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Lexical polyfunctionality in discourse: A quantitative corpus-based approach

  • Chitimacha Tribe of Louisiana
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The dissertation establishes ‘binominal lexeme’ as a comparative concept and discusses its cross-linguistic typology and semantics. Informally, a binominal lexeme is a noun-noun compound or functional equivalent; more precisely, it is a lexical item that consists primarily of two thing-morphs between which there exists an unstated semantic relation. Examples of binominals include Mandarin Chinese 铁路 (tiělù) [iron road], French chemin de fer [way of iron] and Russian железная дорога (železnaja doroga) [iron:adjz road]. All of these combine a word denoting ‘iron’ and a word denoting ‘road’ or ‘way’ to denote the meaning railway. In each case, the unstated semantic relation is one of composition: a railway is conceptualized as a road that is composed (or made) of iron. However, three different morphosyntactic strategies are employed: compounding, prepositional phrase and relational adjective. This study explores the range of such strategies used by a worldwide sample of 106 languages to express a set of 100 meanings from various semantic domains, resulting in a classification consisting of nine different morphosyntactic types. The semantic relations found in the data are also explored and a classification called the Hatcher-Bourque system is developed that operates at two levels of granularity, together with a tool for classifying binominals, the Bourquifier. The classification is extended to other subfields of language, including metonymy and lexical semantics, and beyond language to the domain of knowledge representation, resulting in a proposal for a general model of associative relations called the PHAB model. The many findings of the research include universals concerning the recruitment of anchoring nominal modification strategies, a method for comparing non-binary typologies, the non-universality (despite its predominance) of compounding, and a scale of frequencies for semantic relations which may provide insights into the associative nature of human thought.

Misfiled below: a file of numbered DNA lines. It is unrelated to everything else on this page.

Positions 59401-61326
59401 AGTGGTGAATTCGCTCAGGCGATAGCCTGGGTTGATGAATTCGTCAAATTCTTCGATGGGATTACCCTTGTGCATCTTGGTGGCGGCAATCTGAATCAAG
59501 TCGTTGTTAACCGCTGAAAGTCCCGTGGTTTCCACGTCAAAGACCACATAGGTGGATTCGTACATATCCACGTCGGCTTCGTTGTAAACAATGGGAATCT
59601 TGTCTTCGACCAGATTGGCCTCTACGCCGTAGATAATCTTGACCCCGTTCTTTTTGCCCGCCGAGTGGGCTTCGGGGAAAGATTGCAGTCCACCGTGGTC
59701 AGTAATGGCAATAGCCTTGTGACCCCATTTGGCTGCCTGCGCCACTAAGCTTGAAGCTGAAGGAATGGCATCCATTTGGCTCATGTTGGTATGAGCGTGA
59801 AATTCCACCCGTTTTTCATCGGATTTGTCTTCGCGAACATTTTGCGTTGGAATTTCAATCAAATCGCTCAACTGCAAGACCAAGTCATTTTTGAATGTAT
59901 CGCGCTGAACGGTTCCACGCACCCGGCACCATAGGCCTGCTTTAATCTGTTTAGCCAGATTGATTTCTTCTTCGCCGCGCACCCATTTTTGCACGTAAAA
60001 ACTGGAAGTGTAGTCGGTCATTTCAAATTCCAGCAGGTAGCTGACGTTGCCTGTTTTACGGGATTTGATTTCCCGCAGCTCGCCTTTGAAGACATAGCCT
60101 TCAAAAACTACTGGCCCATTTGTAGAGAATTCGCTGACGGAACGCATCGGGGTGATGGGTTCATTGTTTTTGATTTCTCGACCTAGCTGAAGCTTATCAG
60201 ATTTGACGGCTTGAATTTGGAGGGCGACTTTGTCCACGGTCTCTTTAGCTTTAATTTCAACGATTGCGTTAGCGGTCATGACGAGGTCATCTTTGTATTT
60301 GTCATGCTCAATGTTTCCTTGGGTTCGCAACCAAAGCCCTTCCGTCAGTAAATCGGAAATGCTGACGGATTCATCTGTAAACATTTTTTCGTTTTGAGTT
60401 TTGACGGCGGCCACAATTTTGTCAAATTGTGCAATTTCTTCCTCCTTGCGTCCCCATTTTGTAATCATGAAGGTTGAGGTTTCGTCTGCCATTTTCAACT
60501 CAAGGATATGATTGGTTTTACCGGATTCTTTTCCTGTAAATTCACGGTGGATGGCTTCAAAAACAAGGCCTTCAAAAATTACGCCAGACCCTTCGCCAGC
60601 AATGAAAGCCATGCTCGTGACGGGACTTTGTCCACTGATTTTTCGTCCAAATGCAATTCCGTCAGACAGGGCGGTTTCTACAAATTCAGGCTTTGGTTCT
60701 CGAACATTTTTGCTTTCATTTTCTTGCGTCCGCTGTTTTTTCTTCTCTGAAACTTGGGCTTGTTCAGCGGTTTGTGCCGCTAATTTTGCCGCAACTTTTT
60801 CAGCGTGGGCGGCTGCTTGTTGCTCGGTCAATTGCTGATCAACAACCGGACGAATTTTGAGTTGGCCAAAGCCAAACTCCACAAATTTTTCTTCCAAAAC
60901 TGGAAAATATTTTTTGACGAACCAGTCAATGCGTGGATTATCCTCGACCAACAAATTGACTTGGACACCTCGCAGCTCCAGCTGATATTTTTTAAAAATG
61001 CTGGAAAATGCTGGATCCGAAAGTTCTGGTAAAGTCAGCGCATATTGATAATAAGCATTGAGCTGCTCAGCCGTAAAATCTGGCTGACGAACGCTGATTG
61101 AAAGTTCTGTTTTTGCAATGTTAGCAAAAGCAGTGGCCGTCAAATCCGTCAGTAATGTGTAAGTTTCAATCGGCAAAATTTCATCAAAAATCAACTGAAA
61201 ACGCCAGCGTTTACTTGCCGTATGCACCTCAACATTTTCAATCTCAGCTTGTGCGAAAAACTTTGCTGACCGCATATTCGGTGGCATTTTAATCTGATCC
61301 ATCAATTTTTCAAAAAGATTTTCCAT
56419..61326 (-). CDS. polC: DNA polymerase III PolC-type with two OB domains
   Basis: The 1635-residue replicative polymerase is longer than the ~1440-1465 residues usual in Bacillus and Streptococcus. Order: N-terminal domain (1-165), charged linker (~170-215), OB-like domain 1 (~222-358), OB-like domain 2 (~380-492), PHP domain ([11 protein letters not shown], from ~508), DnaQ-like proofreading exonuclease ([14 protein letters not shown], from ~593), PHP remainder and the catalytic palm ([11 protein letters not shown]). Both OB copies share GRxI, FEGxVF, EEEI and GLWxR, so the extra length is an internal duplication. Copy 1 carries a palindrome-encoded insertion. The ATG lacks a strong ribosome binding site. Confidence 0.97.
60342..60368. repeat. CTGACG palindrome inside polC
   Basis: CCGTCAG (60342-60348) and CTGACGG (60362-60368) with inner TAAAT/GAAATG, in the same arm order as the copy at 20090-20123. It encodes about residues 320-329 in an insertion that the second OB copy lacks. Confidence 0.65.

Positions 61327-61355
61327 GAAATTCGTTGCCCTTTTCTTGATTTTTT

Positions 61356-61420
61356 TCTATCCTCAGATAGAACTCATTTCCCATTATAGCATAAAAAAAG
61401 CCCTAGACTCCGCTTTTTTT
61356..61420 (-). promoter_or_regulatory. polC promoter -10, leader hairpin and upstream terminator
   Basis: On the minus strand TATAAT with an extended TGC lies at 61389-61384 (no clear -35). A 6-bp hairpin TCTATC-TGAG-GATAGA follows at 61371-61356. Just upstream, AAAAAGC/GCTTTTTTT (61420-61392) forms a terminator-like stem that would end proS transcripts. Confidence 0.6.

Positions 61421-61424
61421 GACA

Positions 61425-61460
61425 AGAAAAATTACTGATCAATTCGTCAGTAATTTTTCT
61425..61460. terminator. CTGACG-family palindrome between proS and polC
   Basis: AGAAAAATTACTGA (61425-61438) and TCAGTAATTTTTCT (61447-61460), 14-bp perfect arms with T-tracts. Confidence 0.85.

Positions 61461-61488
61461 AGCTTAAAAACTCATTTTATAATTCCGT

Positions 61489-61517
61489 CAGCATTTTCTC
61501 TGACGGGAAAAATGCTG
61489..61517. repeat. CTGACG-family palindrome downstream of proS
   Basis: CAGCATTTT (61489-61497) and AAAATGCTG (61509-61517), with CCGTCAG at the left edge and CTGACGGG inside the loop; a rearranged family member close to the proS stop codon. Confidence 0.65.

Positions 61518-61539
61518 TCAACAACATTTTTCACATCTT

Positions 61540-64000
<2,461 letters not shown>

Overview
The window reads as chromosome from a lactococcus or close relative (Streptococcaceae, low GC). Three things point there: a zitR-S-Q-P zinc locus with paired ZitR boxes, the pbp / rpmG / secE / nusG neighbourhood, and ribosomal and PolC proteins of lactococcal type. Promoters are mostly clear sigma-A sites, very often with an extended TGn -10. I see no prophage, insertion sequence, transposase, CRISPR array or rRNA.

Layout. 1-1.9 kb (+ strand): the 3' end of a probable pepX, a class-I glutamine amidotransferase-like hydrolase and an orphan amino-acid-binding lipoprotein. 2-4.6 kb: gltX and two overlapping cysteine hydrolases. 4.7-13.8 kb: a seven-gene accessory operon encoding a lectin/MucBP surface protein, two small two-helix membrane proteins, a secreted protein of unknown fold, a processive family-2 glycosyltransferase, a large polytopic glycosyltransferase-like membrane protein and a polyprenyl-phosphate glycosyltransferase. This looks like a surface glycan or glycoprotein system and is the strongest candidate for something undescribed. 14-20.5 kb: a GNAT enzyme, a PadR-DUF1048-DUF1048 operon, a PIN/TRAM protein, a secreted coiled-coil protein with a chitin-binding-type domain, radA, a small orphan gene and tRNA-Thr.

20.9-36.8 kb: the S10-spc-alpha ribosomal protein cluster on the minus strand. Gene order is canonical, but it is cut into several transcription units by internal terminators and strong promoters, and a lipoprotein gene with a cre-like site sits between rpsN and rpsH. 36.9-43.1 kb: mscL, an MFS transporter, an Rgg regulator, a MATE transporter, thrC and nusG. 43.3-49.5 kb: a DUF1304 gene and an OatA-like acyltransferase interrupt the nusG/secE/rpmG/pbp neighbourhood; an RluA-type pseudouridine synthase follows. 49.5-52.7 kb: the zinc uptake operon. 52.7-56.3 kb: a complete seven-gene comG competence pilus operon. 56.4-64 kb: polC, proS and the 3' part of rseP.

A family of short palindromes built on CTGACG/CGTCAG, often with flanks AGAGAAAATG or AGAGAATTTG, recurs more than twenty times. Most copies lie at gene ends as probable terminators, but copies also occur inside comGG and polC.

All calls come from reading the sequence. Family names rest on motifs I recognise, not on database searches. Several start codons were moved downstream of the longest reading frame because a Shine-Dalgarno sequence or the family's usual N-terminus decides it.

This concise history of structural linguistics charts its development from the 1870s to the present day. It explains what structuralism was and why its ideas are still central today. For structuralists a language is a self-contained and tightly organised system whose history is of changes from one state of the system to another. This idea has its origin in the nineteenth century and was developed in the twentieth by Saussure and his followers, including the school of Bloomfield in the United States. Through the work of Chomsky, especially, it is still very influential. Matthews examines the beginnings of structuralism and analyses the vital role played in it by the study of sound systems and the problems of how systems change. He discusses theories of the overall structure of a language, the 'Chomskyan revolution' in the 1950s, and the structuralist theories of meaning.
This paper aims to give a cross‐linguistic overview of pluractionality. Pluractionality is defined as a structural modification of the verb indicating the presence of multiple events. The paper first investigates the functions associated with pluractional markers in the languages of the world and classifies them into core and additional functions. I then present the most frequent marking strategies that the languages adopt in order to encode pluractionality and briefly discuss the morphological nature of one in particular (i.e., lexical alternation), as well as the formal identification of participant plurality. Finally, I examine the grammatical status of pluractionality in a cross‐linguistic perspective, taking the most recent typological literature into consideration. I conclude that “pluractionality” cannot be theoretically conceived as a unique, cross‐linguistically valid category but should rather be regarded as a label, which indicates different phenomena in different languages, useful for typological comparison but not reflecting any kind of pre‐established grammatical category.